About 200 smart wells have already been deployed by Shell, resulting in significant impact to the business; the estimated value of these alone is more than US$3 billion. In Siberia, the use of Smart Field technology has resulted in the ESP start-up time after trips being reduced by more than 50%, which has also avoided additional travel in sub -40°C temperatures. Similarly, using 4D seismic in Europe has led to the drilling of wells in previously by-passed oil-bearing areas and avoided drilling in watered-out zones, while in the US the use of land microseismic gave rise to a modified injection strategy, adding significantly more reserves. 

Installing Smart Fields remote monitoring and operation capabilities in a Middle East asset resulted in 20% less travel time to and from wells and to the mothballing of some gas compressors due to higher production and less flaring, while smart wells helped unlock several hundred million barrels of oil in the Asian offshore environment. 

  • Collaborative working environments bring together petroleum engineers, well services and offshore operations staff. (Source: Shell)

Sustaining Solutions and Benefits 

Having proved the effectiveness of Smart Fields solutions, it is important to show they can be sustained, and continue to be used, after the implementation project has finished. This has sometimes been difficult to achieve, particularly if, for example, the original sponsor is moved to a new job after the initial project team has left, and all relevant project staff in the asset team are replaced. To achieve the desired sustainability of the solutions and benefits, specific elements need to be in place during the design and implementation phases. 

The existing implementations of Smart Fields technologies have provided a wealth of information to suggest which elements were likely to result in a successful roll-out and what was required for sustainability. To understand the key drivers and pitfalls in global implementation, a ‘sustain’ methodology was developed which provided insight into where these areas were, and which has led to a significant change in Shell’s approach to the preparation for deployment of smart technologies. 

Since integration is usually a critical proponent of smart technologies, more emphasis was placed on designing capability, creating a ‘value loop’ (measure – model – decide – execute) with defined workflows and staff roles. It was realized that a number of requirements need to be in place during integration.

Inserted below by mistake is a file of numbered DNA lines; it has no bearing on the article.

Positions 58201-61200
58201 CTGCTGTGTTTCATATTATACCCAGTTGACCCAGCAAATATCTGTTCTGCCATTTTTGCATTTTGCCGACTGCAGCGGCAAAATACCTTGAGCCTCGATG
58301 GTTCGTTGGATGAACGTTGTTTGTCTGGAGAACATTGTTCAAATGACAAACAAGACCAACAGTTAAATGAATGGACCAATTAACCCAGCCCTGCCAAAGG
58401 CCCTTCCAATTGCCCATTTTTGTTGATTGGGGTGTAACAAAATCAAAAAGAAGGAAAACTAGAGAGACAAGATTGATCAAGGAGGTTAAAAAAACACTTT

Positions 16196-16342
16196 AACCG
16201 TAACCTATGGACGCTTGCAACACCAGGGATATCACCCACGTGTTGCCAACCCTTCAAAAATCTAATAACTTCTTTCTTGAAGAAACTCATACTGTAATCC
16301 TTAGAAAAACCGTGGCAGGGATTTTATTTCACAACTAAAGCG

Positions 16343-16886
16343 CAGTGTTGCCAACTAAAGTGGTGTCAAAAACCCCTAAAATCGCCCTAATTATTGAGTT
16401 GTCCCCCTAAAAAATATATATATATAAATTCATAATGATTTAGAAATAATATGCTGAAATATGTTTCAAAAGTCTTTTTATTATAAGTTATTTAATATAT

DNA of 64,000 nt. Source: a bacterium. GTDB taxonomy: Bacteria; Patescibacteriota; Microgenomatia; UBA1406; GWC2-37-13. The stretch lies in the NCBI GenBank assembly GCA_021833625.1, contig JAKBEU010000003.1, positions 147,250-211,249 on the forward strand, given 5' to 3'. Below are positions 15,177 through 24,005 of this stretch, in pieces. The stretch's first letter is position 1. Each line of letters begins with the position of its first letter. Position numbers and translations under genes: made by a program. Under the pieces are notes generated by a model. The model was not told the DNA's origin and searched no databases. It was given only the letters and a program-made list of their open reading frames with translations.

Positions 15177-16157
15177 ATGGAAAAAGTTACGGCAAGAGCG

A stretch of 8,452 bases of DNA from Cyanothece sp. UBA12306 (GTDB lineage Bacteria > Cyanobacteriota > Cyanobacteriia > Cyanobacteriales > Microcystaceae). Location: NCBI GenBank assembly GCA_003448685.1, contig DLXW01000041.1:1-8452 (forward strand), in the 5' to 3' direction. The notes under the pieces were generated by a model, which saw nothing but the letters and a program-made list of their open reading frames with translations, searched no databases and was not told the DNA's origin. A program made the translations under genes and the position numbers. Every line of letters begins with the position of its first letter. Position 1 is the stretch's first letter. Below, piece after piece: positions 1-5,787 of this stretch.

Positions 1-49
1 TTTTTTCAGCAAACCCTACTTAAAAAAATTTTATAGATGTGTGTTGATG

Critical success factors for sustainability of the solutions were identified as: 

  • Implementation of technology wrapped as integrated capability, with the focus on people and organizational elements; 
  • Fitting the technologies in a closed loop results in solutions that fit in the asset setup; 
  • Business ownership of the full solution, including after the implementation; 
  • Alignment of the solutions with business needs; 
  • Quality of the project team leaders during implementation; 
  • Clear accountability for data quality assurance; 
  • A support structure to help staff, covering processes software, instruments, infrastructure and data; 
  • Local and global learning and sharing of the practitioners; 
  • Key performance indicators to ensure workflow and people elements are maintained and in place. 

  • Real time data sharing leads to improved and timely decision making. (Source: Shell)

Transformational Leaders Needed 

There are five important elements in the successful deployment of Smart Fields: leadership, organizational structure, people, behavior, and process and technology. Smart Fields implementation in particular requires tailored talent management: the right number of people, with the right knowledge and skills, in the right location. People with problem-solving skills and the ability to grasp new ideas make competent Smart Fields professionals, preferably also with resilience, good communication abilities in a multidisciplinary environment, multidisciplinary business knowledge, marketing skills to help ‘sell’ the vision or solution, and transformational leadership to inspire people with a shared vision of the future with clear goal setting. A tall order! 

Learning from successes and failures in the implementation of Smart Fields has given, and continues to give, deep insights in optimizing the approach for technology deployment. In future, today’s ‘nice-to-have’ technology will increasing become a standard to enhance an asset’s value.